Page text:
Getting It Squared Away


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Growing up in his village in the African country of Eritrea, Michael Sebhatu was exposed to many products that gave him an appreciation for engineering, including water pumps. From a family with its share of irrigation farmers, in fact, he knew the path he wanted to take very early on.

“When I was ten or eleven years old, I developed an interest to study and become an engineer,” he says. Walking tens of kilometers just to get to school, he would find himself working at his brother’s engineering firm in Ethiopia at just 15 years old. “I was always curious about how things were made and how things worked.”

Lessons in persistence and engineering would lay the groundwork for creating the “QUADSAW,” touted as the world’s first tool that can drill a truly square hole. That is, persistence and a curiosity when it came to a particular electrician’s work. Sebhatu observed an electrician friend and asked about using a square hole cutter, considering the shape ultimately required. The electrician’s response let him know that he didn’t think one existed.

Michael Sebhatu, creator of the Quadsaw, demonstrating his invention. Image: QUADSAW

Sebhatu, later co-founder of the company putting out the invention, was out to change that. Starting roughly seven years ago, he needed a mechanical system for a square cutout. Using CAD software to simulate the movement, the QUADSAW, harnessing four blades, was created.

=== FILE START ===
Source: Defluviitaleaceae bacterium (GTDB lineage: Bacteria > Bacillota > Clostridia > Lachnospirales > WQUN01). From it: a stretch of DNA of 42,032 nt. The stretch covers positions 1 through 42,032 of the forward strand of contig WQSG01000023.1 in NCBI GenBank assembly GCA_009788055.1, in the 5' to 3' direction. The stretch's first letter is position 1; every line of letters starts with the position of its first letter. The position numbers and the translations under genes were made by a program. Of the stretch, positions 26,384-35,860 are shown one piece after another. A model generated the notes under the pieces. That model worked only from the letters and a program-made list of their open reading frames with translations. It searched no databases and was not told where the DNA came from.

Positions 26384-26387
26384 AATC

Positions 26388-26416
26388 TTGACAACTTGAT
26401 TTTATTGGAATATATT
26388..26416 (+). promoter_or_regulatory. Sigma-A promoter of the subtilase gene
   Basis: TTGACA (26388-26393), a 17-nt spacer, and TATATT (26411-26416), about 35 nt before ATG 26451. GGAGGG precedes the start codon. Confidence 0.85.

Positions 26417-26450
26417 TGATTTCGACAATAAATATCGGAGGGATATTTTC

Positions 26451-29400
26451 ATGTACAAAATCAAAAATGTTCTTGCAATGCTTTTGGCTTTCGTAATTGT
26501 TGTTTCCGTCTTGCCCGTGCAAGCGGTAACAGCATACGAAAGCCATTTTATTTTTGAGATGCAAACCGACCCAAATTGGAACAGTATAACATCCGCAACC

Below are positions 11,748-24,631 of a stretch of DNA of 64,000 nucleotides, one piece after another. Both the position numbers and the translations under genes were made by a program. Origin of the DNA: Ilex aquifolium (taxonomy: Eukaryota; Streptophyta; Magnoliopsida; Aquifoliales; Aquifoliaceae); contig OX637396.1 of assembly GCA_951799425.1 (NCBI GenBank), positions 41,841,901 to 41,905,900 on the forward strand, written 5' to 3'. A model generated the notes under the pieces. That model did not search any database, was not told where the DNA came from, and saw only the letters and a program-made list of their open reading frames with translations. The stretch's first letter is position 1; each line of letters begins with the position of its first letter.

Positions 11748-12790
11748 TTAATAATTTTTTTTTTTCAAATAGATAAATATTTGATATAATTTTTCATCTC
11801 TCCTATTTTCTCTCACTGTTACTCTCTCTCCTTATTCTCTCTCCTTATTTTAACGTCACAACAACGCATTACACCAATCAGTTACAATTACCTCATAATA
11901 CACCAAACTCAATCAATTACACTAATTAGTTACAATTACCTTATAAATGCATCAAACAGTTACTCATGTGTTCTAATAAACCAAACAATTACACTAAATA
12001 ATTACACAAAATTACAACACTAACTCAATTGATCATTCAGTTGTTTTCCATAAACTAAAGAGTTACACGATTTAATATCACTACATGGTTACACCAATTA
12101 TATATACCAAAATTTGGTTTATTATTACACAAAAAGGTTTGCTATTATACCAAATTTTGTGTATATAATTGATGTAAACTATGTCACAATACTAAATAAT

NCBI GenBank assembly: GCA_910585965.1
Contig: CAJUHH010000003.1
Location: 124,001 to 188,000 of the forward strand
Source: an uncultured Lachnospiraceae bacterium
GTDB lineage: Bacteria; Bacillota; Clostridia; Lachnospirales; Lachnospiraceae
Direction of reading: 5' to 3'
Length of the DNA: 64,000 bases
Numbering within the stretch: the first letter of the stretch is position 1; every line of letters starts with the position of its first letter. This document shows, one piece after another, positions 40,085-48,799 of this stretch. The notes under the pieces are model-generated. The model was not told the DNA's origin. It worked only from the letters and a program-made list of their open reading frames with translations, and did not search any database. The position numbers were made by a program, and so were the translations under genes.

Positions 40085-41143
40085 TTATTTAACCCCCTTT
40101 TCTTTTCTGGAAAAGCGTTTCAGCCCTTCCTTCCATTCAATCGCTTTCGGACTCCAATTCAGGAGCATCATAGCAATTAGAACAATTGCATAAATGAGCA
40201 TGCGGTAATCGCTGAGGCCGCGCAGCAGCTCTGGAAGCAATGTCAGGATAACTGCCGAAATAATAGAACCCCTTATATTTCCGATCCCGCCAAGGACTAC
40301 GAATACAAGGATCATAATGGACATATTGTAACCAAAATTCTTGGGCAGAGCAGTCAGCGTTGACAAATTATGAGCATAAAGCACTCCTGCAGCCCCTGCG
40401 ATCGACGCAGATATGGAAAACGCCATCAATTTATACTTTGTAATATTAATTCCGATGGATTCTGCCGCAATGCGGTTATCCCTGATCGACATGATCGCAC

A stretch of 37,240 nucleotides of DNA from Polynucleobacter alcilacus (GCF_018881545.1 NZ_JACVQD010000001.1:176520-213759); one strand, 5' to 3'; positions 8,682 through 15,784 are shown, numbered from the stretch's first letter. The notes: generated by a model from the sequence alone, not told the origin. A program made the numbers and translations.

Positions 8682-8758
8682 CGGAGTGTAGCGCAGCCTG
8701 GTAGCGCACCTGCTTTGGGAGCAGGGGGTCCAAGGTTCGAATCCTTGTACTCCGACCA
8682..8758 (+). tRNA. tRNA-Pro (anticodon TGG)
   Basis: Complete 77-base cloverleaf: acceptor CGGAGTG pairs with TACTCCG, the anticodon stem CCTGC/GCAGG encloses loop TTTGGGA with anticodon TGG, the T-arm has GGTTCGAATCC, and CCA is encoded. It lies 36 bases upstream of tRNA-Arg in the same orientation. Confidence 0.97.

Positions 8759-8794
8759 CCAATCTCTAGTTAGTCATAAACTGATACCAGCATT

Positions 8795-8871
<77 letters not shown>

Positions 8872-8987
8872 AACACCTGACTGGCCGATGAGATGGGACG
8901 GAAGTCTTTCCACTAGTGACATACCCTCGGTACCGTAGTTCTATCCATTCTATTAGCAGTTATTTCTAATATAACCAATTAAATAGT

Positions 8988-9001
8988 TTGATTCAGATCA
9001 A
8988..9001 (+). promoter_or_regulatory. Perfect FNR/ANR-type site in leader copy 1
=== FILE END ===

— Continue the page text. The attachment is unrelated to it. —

The product, which would go on to win the Industry Times Tool of the Year award, comes in two different forms, one that conforms to US electrical sockets and countries with the same specifications, and the other for the UK, where the company he cofounded is located (along with other countries with the same specs). The tool cuts up to 35 millimeters deep, for drywall, for example, and in development are new blades for different kinds of wood and for extremely hard cement-type boards.

“The QUADSAW uses a novel system that allows for the simultaneous reciprocation of four independent blades to create a ninety degree square cut opening,” explains Ean Brown, director of GeniusIP, which is the company that will put out the invention. Its price is projected to go for what would convert to a little more than $400 at press time. At present, the QUADSAW can perform a cut in under 10 seconds, he says.

One of the last improvements was actually to the grease. “You don’t think about it but it actually took a massive amount of research,” Brown says. “The grease is needed for tension, for how it behaves under heat, so many factors in what would happen to QUADSAW when it’s working.”

Cut Out for Success?

Testing participants have run the gamut, from developers to electricians, and the company has found the response to be very positive. But with QUADSAW slated to roll out in the first quarter of 2018 in the UK and before the end of the year in the US, the real test begins when it reaches market.

For Sebhatu, who has a BNG degree in mechanical engineering from Kingston University, UK, and an M.Sc. in product design from South Bank University, UK, says he can’t wait for his invention to get its chance with the general public and to enjoy a moment which, in some ways, started from his childhood days of engineering curiosity.

“It’s like watching your own baby grow,” Sebhatu says proudly.

Eric Butterman is an independent writer.

The QUADSAW uses a novel system that allows for the simultaneous reciprocation of four independent blades to create a ninety degree square cut opening.

Ean Brown, GeniusIP

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January 2018

by Eric Butterman, ASME.org